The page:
Frankie Boyle’s fans were given the fright of their lives after he made a surprise appearance playing himself in a haunted house drama in which he gets his head chopped off.
The controversial stand-up lost his head after agreeing to appear in fellow comic Greg Hemphill’s new horror Long Night at Blackstone.
Boyle puts on a deadpan performance as a mystery guest on phoney paranormal activity TV show Ghost Haunt Live in BBC Scotland’s new “black comedy.”
The cast and crew in the horror comedy get more than they bargained for when they visit a run-down mansion to make the show’s last episode.
The supernatural spine-tingler takes a turn for the worst for presenters Faye Bowers and Pat Tomorrow, played by Lorraine McIntosh and John Gordon Sinclair, when they see Boyle’s severed head land in front of them.
At first it appears as if Boyle is providing light relief in the drama after arriving on set and meeting producer Dominique, who quizzes him on why has agreed to appear in Ghost Haunt Live.
“It’s just a thought I had,” Boyle responds. “I thought I had enough money to pay my tax this year, but I didn’t.” Asked if he believes in the supernatural, he quips: “Not really. I thought it would be fun to come on and debunk it all on air.” Asked to avoid swearing or discussing politics, Boyle said: “No worries, I’ll try not to say anything too offensive on your show about murder victims contacting us from hell.”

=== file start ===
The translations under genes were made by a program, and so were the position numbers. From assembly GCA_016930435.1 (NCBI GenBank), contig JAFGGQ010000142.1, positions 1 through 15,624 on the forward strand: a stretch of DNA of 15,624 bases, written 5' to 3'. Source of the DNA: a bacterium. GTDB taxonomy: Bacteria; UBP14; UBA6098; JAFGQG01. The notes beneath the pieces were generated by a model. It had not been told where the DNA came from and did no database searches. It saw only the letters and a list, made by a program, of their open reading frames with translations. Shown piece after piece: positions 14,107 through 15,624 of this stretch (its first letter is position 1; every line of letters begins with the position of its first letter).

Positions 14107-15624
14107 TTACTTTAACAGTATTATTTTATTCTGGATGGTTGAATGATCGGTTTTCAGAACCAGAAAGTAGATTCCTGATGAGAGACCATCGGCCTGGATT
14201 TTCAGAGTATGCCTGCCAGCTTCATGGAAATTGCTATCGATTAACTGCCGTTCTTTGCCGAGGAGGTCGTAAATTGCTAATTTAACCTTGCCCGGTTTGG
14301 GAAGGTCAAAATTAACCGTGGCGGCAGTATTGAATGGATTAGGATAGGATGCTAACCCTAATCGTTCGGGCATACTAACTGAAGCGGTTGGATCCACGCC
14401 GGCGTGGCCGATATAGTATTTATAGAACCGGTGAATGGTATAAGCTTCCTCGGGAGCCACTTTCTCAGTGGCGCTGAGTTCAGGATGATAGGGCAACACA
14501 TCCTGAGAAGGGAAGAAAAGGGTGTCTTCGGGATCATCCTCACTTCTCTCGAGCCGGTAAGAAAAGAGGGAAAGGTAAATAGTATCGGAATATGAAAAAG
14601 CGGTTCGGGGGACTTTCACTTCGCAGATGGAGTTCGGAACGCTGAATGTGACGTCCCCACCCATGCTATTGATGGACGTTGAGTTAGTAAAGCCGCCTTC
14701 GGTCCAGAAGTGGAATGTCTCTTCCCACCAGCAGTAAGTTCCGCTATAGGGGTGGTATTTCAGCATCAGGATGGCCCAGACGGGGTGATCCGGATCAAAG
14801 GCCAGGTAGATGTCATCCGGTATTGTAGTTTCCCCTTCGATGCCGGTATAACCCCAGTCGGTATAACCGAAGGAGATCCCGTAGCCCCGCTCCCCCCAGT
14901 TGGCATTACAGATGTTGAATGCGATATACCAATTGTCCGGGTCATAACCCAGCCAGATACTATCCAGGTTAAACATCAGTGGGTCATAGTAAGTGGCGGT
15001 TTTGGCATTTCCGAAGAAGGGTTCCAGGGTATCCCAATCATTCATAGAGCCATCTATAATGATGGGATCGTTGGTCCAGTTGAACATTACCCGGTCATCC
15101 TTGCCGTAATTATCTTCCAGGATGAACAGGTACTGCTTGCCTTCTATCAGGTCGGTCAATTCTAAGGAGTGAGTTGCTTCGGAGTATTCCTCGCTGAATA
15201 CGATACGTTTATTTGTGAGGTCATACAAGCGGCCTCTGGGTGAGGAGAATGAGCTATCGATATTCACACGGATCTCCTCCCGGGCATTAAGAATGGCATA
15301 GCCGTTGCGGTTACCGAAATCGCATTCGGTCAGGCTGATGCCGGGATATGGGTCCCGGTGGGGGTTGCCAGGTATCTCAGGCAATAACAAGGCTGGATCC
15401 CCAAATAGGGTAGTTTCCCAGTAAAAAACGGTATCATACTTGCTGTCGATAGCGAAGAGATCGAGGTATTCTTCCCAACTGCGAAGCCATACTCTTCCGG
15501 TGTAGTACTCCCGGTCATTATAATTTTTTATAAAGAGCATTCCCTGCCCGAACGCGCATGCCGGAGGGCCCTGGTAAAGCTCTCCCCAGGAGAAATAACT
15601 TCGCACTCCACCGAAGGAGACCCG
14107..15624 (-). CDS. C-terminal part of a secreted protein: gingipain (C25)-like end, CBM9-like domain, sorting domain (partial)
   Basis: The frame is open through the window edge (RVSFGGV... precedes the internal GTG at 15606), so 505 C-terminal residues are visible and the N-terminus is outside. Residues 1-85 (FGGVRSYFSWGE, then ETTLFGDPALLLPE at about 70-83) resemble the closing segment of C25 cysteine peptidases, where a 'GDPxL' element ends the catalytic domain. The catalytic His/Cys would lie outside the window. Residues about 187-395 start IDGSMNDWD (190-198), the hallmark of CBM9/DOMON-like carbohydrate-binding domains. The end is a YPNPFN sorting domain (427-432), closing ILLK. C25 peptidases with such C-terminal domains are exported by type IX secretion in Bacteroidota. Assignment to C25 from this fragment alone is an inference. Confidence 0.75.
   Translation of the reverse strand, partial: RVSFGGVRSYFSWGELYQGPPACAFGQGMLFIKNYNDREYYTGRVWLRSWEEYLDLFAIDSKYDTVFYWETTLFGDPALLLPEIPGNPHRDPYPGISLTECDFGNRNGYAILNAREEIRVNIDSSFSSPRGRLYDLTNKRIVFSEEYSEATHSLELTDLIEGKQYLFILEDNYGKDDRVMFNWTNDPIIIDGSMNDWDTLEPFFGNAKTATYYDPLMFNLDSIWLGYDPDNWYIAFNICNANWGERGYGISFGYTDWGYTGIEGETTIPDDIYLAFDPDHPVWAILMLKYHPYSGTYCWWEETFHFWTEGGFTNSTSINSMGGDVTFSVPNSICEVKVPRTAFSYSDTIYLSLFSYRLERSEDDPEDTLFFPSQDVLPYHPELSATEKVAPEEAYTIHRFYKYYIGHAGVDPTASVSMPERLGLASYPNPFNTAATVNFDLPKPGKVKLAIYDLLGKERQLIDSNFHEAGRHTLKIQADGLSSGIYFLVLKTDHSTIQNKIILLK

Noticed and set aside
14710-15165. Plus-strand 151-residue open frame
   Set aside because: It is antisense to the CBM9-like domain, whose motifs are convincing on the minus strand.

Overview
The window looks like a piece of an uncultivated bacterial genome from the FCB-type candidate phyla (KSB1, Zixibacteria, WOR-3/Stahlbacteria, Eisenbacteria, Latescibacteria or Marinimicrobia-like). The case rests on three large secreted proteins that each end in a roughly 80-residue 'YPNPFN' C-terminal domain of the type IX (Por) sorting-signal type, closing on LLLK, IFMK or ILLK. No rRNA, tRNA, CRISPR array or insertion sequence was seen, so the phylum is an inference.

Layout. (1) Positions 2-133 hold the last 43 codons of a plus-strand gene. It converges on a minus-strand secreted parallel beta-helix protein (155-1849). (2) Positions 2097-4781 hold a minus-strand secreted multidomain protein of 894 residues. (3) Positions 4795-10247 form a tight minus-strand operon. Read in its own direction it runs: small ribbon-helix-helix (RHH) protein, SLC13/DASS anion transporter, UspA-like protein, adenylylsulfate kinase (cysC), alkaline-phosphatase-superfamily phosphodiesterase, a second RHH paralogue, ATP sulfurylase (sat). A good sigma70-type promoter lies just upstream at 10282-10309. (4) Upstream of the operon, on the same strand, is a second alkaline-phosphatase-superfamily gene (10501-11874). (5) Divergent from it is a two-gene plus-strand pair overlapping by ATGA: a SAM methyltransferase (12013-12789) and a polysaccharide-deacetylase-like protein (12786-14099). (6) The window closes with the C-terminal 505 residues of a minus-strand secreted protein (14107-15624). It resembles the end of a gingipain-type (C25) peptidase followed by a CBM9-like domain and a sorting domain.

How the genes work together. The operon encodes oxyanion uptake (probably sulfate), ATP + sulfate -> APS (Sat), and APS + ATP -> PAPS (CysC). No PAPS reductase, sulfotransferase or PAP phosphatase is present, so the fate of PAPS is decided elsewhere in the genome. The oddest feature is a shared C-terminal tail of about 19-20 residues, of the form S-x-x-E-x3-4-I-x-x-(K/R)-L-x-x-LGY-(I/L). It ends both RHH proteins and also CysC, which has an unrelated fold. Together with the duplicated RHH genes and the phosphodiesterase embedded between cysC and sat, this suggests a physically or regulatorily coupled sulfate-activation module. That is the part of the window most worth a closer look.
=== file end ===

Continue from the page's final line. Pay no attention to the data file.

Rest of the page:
It is no laughing matter for Boyle, Bowers and Tomorrow when the tables are turned on the trickery deployed on the show by the laird of Blackstone Manor (John Michie).
Confronted by a cloaked figure in a corridor, Boyle tries to joke his way out of a tight corner, saying: “Alright mate, four years at drama school for this, eh? I bet these ***** have got you on a zero-hours contract.”
Boyle was approached with the offer of a role in Long Night at Blackstone after the comic depicted a recovering alcohol in the short film Gasping, which was Hemphill’s directorial debut.
Hemphill said: “It’s a bit tricky when you’re asking someone to play themselves as they often want to know if they are the joke or will be made fun of. Frankie doesn’t care about any of that stuff.
“We just said to him ‘we’re going to do this and cut your head off on TV’. He just started cackling and said ‘that sounds like really good fun. Where I do sign?’ His cynical take on the world was perfect.”